III. The Tibetan People Have Full Decision-making
Power in Economic and Social Development

The key to regional ethnic autonomy is to speed up social and economic development in ethnic autonomous areas and guarantee minority people's equal rights to development. Over the past 40 years, the Tibet Autonomous Region, under the correct direction and wholehearted support of the state, has fully exercised the decision-making right guaranteed to it by law in economic and social development, and formulated a series of policies and measures suitable for the actual situation in Tibet. This has greatly promoted the modernization drive in Tibet and improved its people's living standards.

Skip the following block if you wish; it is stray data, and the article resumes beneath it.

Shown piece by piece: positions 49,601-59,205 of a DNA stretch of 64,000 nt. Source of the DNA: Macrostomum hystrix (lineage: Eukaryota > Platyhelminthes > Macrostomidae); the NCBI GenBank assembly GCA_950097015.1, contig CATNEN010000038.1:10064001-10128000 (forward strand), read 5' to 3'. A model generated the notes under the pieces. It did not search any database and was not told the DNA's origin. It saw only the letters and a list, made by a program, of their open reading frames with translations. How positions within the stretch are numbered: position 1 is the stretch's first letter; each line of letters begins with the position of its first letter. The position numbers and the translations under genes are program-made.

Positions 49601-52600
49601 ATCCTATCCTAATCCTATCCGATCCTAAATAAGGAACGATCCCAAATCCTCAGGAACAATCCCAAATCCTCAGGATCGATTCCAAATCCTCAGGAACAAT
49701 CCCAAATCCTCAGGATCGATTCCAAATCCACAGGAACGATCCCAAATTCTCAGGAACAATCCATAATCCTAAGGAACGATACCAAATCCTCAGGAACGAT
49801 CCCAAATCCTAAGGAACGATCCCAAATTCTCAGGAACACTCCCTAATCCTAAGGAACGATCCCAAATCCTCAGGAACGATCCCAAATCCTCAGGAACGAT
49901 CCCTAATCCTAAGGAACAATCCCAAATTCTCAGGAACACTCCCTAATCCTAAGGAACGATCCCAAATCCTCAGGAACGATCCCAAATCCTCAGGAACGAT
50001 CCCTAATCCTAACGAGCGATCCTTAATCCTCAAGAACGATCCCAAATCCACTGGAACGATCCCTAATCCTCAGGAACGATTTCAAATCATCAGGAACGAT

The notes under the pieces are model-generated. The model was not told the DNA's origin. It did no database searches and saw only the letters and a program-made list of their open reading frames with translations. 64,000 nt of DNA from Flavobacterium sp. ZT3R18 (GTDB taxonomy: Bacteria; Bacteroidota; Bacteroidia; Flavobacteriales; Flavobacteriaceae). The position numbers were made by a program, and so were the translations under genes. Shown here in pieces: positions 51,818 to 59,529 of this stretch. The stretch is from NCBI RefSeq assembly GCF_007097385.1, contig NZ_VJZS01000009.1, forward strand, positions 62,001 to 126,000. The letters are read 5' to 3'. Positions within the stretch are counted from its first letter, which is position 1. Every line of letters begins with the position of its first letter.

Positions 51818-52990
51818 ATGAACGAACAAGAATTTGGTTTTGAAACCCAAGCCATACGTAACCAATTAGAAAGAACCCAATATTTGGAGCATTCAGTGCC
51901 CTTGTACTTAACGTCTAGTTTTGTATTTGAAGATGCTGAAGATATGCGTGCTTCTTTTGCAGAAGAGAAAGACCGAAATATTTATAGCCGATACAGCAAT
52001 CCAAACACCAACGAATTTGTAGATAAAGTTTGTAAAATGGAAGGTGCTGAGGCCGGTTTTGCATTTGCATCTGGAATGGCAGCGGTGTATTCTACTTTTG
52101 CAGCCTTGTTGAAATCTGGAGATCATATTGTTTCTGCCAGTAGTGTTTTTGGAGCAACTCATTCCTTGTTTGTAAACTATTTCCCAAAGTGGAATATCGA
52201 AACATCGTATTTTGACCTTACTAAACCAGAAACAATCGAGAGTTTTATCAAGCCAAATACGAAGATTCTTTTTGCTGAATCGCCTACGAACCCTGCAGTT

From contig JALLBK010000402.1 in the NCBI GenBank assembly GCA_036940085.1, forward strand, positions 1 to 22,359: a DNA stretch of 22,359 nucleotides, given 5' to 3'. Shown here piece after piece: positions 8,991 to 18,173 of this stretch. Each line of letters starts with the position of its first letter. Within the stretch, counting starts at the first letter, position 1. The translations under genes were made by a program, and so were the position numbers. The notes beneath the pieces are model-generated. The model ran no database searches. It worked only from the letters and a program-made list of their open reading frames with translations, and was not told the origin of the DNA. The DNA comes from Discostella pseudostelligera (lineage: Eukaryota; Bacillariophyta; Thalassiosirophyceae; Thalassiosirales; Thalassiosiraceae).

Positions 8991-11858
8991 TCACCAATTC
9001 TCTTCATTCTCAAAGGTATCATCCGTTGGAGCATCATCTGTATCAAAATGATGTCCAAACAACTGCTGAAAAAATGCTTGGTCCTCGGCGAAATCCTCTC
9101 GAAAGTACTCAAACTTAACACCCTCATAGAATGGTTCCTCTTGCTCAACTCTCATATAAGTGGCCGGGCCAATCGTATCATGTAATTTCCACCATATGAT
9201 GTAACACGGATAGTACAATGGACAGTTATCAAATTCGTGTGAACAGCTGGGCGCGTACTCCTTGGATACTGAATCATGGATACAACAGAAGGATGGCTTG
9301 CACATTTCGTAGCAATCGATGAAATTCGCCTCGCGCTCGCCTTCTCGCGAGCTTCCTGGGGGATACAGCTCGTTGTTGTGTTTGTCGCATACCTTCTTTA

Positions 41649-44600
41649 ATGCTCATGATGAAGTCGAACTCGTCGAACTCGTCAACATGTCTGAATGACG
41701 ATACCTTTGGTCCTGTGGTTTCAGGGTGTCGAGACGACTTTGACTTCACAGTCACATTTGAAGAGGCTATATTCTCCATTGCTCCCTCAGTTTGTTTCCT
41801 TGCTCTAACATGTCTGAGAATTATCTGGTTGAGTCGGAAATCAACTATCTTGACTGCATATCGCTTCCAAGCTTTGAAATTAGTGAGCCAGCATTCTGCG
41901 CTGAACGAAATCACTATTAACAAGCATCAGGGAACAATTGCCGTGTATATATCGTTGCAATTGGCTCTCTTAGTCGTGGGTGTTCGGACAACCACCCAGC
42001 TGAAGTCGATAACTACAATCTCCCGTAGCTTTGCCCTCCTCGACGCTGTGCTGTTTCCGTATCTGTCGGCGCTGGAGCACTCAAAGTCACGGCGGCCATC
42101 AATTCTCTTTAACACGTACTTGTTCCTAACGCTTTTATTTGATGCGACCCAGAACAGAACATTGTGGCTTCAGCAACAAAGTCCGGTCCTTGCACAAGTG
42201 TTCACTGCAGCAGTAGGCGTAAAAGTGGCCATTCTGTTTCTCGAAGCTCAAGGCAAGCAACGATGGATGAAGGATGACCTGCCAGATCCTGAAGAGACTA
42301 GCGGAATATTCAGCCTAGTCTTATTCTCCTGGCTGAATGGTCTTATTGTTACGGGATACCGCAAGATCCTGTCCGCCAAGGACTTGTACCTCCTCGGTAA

According to the Constitution and the "Law on Regional Ethnic Autonomy," the Tibet Autonomous Region has the power, within the framework of the Constitution and law, to adopt special policies and flexible measures according to the local conditions to speed up its economic and cultural development; under the direction of the state plan and in accordance with its local features and needs, to map out its principles, policies and plans for economic development, and decide and manage independently its economic and social development undertakings; to administer, protect and be the first to utilize its natural resources; to administer its own finances and independently arrange the use of its fiscal revenue; to independently develop its educational and cultural undertakings and manage its educational, scientific, cultural, health and physical education undertakings; and to enjoy the state's preferential policies in the aspects of finance, banking and taxation. In the past 40 years, the Tibet Autonomous Region has fully exercised autonomy in economic and social development in accordance with the law, and formulated and implemented 10 Five-Year Plans for Economic and Social Development in light of Tibet's reality. With the leapfrogging of stages of development as the target of economic and social development and the improvement of the infrastructure and the people's living standard as the key, it has independently arranged its economic and social development projects, and has thus guaranteed the rapid and healthy progress of Tibet's modernization drive and the development of Tibet's society and economy in line with the basic interests of the Tibetan people.